Billy the Kid Returns


58m 1938

Brief Synopsis

After Pat Garrett kills Billy the Kid, Billy's look-alike Roy Rogers arrives and is mistaken for him. Although a murderer, Billy was on the side of the homesteaders against the large ranchers. As Billy's death is unknown, Roy gets Garrett to let him pose as Billy to continue the fight, but without the killing.

Film Details

Release Date
Sep 4, 1938
Premiere Information
not available
Production Company
Republic Pictures Corp.
Distribution Company
Republic Pictures Corp.
Country
United States

Technical Specs

Duration
58m
Sound
Mono
Color
Black and White
Theatrical Aspect Ratio
1.37 : 1
Film Length
5,051ft (6 reels)

Synopsis

Billy the Kid is revered by homesteaders for his help, even though he has become a thief and a murderer. After he escapes from a shootout with lawmen and is recaptured by his former friend, Sheriff Pat Garrett, Garrett is forced to kill him rather than let him escape again. Meanwhile, Roy Rogers, who bears a strikling resemblance to Billy, helps a wagon train of new "nesters," as the homesteaders are called, from attacks by the ranchers. Although Garrett is suspicious of Rogers, Sheriff Conway convinces him that Roy's resemblance to Billy can work to their advantage. Roy is secretly deputized to pose as Billy, and helps the nesters, while remaining loyal to Garrett. When rancher and town boss Morganson and his henchman Matson plan to steal money from honest merchant Danny O'Moore, Roy overhears and takes the money first, making Garrett, Moore and his daughter Ellen think that he has been deceiving them. With his own cunning and the help of his childhood friend Fran "Frog" Milhouse, though, Roy defeats Morganson and his gang, returns the money, and wins the respect of the entire town. Now convinced of his honesty, Garrett willingly accepts Roy as his deputy, and Moore accepts him as a future son-in-law.

Film Details

Release Date
Sep 4, 1938
Premiere Information
not available
Production Company
Republic Pictures Corp.
Distribution Company
Republic Pictures Corp.
Country
United States

Technical Specs

Duration
58m
Sound
Mono
Color
Black and White
Theatrical Aspect Ratio
1.37 : 1
Film Length
5,051ft (6 reels)

Quotes

Trivia

Notes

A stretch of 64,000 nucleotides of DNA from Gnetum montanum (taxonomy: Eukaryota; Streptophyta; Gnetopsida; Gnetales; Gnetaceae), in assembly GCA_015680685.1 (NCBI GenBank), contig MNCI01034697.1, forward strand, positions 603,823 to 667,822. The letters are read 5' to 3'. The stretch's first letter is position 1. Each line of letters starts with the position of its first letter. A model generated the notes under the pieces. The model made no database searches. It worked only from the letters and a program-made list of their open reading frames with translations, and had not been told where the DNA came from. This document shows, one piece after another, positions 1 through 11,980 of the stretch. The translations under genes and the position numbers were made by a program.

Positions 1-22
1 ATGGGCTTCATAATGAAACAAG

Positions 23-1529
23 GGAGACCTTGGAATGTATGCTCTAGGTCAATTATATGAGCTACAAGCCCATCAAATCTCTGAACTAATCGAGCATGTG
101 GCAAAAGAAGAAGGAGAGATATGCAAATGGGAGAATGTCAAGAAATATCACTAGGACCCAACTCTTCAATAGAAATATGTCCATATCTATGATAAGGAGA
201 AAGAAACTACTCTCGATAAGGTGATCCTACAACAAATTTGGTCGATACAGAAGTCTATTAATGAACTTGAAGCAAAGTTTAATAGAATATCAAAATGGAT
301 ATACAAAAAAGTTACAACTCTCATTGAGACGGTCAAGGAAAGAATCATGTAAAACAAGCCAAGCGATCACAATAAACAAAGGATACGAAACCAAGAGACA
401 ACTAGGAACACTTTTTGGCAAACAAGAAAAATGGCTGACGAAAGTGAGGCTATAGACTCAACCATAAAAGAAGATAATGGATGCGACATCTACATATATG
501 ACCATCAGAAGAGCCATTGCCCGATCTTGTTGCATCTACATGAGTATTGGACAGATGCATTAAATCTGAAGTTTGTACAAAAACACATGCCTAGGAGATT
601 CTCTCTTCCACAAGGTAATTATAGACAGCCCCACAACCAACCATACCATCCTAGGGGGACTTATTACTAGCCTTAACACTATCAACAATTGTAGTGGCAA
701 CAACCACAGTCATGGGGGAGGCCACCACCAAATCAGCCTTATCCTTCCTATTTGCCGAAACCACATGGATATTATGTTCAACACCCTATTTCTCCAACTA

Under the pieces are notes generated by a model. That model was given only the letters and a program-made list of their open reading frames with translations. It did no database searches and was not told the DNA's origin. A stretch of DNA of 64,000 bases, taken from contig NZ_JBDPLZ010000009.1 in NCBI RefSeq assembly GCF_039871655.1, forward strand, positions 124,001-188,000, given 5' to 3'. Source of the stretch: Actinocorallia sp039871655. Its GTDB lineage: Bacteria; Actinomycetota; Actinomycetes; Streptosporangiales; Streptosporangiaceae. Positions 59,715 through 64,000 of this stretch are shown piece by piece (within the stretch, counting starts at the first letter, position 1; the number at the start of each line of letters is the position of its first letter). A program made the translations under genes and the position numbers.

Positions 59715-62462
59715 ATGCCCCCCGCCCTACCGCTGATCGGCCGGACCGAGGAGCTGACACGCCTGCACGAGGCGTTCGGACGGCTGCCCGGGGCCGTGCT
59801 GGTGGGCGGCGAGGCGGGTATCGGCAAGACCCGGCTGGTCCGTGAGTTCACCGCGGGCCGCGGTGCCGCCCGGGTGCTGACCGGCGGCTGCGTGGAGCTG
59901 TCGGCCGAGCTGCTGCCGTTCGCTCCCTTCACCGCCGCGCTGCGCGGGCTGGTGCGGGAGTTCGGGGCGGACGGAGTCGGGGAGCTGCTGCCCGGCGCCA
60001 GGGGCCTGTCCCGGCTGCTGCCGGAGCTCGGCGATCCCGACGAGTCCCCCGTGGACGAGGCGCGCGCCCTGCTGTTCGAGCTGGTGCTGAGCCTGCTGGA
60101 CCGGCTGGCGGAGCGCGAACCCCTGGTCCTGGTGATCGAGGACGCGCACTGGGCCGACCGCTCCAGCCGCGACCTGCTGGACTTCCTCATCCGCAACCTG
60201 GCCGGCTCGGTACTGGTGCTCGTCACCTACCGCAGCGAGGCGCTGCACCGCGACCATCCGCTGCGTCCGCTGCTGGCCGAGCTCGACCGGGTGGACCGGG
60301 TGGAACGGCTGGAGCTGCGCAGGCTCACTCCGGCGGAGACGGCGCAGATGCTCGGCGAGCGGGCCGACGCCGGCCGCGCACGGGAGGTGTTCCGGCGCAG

Variety credits Vern (Tim) Miller with some of the songs, but Film Daily Year Book and Motion Picture Herald credit Vern Spencer instead of Miller. An August 1938 letter from Republic studios in the AMPAS library file on the film stated that Lynn Roberts would henceforth be known as Mary Hart and that all documentation on the film should reflect her new name. Although the picture itself bills the actress as Hart, most reviews credit her as Roberts. In an introduction to this film for a 1987 television program, Roy Rogers said that a studio executive thought that changing Roberts' name would result in a publicity boost when theater marquees displayed "Rogers and Hart" above the title, capitalizing on the fame of popular composers Richard Rodgers and Lorenz Hart. Because the actress changed her name back to Lynn Roberts some time later, reviews and modern sources frequently confuse the names when crediting her work during the late 1930s. A news item in Hollywood Reporter prior to the film's production noted that this would be Kane's first film as director and associate producer under Ford, however, no other source lists Kane as anything other than director. A pre-release production chart in Hollywood Reporter lists the following additional cast members: Betty Rodman, Art Dillard, Betty Jean Hainey, Patsy Lee Parsons, Rudy Sooter, Jack Kirk, Al Taylor and Ray Nichols. Modern sources include actor George Montgomery in the cast, indicating that he was then acting under his real name, George Letz. Other actors included in modern sources are Dorothy Vaughn, Fank O'Connor, Bob Card, Jim Corey, Lloyd Ingraham, Bob McKenzie, Oscar Gahan, Fred Burns, Ralph Dunn and Rogers' horse Trigger. The historical figures of William H. Bonney, known as "Billy the Kid," and Pat Garrett have been used as characters in many films and television programs, among them M-G-M's Billy the Kid directed by King Vidor in 1930 and starring Johnny Mack Brown and Wallace Beery (see AFI Catalog of Feature Films, 1921-30; F2.0419), a 1941 M-G-M film of the same title starring Robert Taylor and Brian Donlevy, directed by David Miller, and a 1973 M-G-M production, Pat Garrett and Billy the Kid, directed by Sam Peckinpah and starring James Coburn and Kris Kristofferson. Aaron Copeland's ballet Billy the Kid was written in 1938, but not performed until 1939.